And come polling day, Govan returned safely to the Labour fold, not with a bang, or even much of a whimper, but simply as footnote while most of us were crying over Neil Kinnock's concession speech on the steps of Walworth Road.

So that's my first story.

My second comes from the last few days. I spoke for the first time for some weeks to a long standing friend, not so much equally obsessed with politics as even more so than yours truly. We discussed Levenson, the possible outcome next Thursday, whether the coalition would hold together and, inevitably, as everyone in Scotland does, whether Salmond's bubble saw any sign of bursting. As an aftermath we inquired as to the wellbeing of our respective nearest and dearest and he then volunteered for the first time that his partner was actually in the hospital for an operation. Not, I should hasten to add, for any life threatening condition but, nonetheless. involving a general anaesthetic.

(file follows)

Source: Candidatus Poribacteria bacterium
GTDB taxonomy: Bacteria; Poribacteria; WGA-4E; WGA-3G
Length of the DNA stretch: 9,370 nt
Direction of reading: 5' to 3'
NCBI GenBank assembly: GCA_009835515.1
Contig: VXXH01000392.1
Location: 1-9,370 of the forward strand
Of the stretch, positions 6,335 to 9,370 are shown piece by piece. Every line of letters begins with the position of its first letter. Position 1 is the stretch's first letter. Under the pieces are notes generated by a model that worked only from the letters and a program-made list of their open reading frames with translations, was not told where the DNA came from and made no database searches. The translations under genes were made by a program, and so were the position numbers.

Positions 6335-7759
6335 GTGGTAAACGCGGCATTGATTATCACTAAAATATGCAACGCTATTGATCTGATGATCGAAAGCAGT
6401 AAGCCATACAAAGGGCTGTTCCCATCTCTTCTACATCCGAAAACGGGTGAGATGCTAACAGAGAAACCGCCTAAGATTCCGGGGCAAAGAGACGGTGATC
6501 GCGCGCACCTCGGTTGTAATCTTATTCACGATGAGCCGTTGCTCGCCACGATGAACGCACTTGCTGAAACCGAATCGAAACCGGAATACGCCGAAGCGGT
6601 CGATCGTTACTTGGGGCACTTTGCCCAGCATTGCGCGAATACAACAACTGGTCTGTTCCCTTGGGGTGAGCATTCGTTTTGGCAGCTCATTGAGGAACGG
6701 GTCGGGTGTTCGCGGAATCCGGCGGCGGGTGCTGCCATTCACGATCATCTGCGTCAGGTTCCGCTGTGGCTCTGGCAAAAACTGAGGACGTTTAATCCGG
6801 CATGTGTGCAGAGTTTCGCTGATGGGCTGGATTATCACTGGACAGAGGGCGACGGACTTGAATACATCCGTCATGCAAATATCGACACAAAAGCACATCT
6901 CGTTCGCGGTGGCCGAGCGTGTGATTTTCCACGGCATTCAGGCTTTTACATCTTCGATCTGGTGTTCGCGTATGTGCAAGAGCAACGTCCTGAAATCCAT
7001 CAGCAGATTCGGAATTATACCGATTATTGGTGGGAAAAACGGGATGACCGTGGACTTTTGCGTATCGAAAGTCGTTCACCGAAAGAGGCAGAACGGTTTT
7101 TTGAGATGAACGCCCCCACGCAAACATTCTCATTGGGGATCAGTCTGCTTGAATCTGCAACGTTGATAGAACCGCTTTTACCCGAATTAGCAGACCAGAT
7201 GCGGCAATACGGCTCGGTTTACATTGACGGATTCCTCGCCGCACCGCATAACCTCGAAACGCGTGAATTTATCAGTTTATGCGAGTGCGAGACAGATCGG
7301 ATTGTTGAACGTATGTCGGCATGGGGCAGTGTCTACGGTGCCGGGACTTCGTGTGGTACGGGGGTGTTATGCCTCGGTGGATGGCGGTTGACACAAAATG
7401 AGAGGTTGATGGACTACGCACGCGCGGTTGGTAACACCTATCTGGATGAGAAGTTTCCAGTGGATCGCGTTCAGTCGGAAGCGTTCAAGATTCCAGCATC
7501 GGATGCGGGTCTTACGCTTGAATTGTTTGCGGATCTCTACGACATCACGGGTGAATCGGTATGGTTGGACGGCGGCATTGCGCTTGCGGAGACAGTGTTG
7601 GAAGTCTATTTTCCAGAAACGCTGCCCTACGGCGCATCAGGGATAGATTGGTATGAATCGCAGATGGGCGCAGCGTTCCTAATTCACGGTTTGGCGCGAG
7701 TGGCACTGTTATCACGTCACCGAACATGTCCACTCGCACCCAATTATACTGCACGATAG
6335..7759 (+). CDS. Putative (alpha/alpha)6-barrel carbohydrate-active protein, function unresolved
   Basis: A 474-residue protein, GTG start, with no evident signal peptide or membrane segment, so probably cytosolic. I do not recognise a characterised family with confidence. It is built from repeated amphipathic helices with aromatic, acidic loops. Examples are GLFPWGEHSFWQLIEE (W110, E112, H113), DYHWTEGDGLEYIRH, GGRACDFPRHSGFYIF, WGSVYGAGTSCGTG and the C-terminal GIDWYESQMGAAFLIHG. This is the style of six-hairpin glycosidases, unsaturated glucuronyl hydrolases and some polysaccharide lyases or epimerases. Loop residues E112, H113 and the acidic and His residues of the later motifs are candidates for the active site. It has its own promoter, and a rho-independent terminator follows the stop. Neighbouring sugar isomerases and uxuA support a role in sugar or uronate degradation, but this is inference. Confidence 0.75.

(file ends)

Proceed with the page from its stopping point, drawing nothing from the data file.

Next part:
The reason for that was not that he was unconcerned but rather that political people are not normal. Despite all the effort we, of all Parties, are currently putting in, the one certainty next Thursday is that something well short of half the population will regard it important to express an opinion of any sort. I've banged on here and on twitter about my own thesis that there is not going to be an Independence Referendum because the SNP know they can't win it but amidst all of those politically engaged denouncing or tentatively endorsing that proposition, during my "real life" over the last year I have been repeatedly interrogated by people of otherwise reasonable intelligence, aware of my political interests, along the lines of "Do you really think there is going to be a referendum?" This group are not engaged with the arguments for and against but rather start from an only vague awareness of this being some sort of possibility.